The Center for Mind-Body Medicine’s (CMBM) program in Gaza is one of the world’s largest, most effective, and most culturally acceptable programs of healing population-wide psychological trauma. CMBM is the only program working with both Palestinians and Israelis throughout ongoing conflict.

Since 2005, CMBM has trained 600 Palestinian clinicians, educators, and community leaders in its model of psychological self-care and group support. These trainees have brought the CMBM approach to more than 150,000 children and adults. Some 40,000 people have participated in 10-weeklong Mind-Body Skills Groups. CMBM works closely with the Ministries of Health, Education, and Social Welfare, The United Nations Relief and Works Agency (UNRWA), and an additional 200 international and local NGOs.

Gaza, a 25-mile long Mediterranean sliver of land between Israel and Egypt, is regularly referred to by its own inhabitants as “the world’s largest open air prison”. One of the most densely populated places on our planet, Gaza frequently experiences unpredictable land, air, and sea attacks and is subject to violent political and clan schisms. The entire population of 1.8 million has witnessed and/or been affected by violence. Unemployment and poverty levels are soaring. Access to basic needs such as water, sanitation, power, food sources, and adequate health care are extremely limited and unreliable.

Jamil Abdel Atti, CMBM Gaza Country Director

I thought my husband’s death destroyed my life. I cried a lot in the Mind-Body Skills Groups, but no one prevented me; they respected my sadness, my silence, and my suffering. I learned to take deep breaths to fill my chest with oxygen, acceptance and hope, and to exhale the anger and despair. I learned that I do have a body to care about, and other family members that I could rely on.Nadia, age 27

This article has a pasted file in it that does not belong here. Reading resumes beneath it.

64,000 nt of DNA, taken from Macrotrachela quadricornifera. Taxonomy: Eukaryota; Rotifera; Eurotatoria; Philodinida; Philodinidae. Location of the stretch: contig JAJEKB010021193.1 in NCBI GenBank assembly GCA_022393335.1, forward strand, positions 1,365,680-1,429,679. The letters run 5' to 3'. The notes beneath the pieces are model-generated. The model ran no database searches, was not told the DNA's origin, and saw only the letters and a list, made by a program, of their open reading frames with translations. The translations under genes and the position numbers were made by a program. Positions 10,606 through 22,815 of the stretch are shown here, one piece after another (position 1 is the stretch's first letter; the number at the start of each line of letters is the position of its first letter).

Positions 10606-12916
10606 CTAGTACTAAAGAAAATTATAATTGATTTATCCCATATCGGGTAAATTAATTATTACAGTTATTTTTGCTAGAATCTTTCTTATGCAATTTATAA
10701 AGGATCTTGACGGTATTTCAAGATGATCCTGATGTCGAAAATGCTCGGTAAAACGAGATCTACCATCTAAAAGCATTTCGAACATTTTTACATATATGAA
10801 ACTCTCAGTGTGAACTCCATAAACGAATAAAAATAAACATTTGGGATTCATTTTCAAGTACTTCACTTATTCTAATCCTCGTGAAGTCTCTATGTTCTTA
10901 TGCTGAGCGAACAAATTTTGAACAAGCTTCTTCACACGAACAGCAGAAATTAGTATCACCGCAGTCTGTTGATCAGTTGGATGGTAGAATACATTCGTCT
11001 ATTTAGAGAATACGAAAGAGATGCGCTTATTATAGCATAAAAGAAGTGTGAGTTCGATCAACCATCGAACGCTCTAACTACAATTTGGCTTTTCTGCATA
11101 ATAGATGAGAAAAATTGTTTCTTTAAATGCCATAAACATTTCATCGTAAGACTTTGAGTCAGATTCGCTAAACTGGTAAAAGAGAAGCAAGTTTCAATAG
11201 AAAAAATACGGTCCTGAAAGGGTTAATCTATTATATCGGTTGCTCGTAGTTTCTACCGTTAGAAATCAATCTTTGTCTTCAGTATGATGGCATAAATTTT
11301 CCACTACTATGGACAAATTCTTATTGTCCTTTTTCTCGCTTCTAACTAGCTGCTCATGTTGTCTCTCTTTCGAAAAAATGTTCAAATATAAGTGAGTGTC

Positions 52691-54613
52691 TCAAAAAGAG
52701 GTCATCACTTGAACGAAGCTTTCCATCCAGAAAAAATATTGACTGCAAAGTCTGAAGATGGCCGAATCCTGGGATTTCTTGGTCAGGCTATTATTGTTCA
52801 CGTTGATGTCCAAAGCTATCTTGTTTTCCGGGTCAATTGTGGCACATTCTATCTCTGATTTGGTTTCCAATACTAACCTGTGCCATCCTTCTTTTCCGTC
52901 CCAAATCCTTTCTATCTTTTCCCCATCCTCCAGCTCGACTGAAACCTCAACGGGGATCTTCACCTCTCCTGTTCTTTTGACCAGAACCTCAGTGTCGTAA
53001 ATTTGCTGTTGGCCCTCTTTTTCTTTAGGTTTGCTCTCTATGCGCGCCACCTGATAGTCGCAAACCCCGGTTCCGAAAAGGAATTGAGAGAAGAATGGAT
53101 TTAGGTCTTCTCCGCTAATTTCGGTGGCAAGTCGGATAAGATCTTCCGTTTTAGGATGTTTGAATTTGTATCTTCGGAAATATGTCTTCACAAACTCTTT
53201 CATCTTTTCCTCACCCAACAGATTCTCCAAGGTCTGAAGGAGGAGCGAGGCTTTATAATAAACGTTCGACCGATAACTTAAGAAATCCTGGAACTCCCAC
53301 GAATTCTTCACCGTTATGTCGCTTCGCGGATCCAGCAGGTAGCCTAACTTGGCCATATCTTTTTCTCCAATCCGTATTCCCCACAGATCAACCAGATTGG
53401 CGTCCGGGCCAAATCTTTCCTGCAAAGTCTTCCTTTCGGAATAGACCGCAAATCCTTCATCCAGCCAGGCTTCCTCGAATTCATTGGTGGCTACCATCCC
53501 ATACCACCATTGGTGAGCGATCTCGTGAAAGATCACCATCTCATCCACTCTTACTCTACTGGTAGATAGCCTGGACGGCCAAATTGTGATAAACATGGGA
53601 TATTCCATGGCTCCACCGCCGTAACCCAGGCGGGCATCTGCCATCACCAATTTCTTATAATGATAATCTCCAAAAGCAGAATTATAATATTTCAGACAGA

The psychological consequences for the entire population – and especially Gaza’s children who make up half the population – are grave. In response to this ongoing crisis, and with generous funding from The Atlantic Philanthropies (from 2005-2012), CMBM has laid a foundation in Gaza for the world’s largest, most comprehensive and most effective program for healing population-wide psychological trauma. Each week, there are thousands of men, women and children who gather together in groups to practice CMBM’s mind-body skills. They are regaining a sense of calm in the midst of chaos, and transforming their despair into hope.

CMBM’s success in relieving trauma and restoring hope has won admiration, respect, and admired support from U.S. and international agencies, including the UN, Mercy Corps, The International Medical Corps, The Red Crescent, and the U.S. VA system. It has been featured in The New York Times, The Washington Post, The Guardian, The Jerusalem Post, Ha’aretz, and Al Jazeera.

These (mind-body skills) groups are the one place in Gaza where everyone can take off their masks, relax, and be themselves.Mohammed Abualsebah, MD, Head of Psychiatric Services for the Ministry of Health

Interviews and Our Work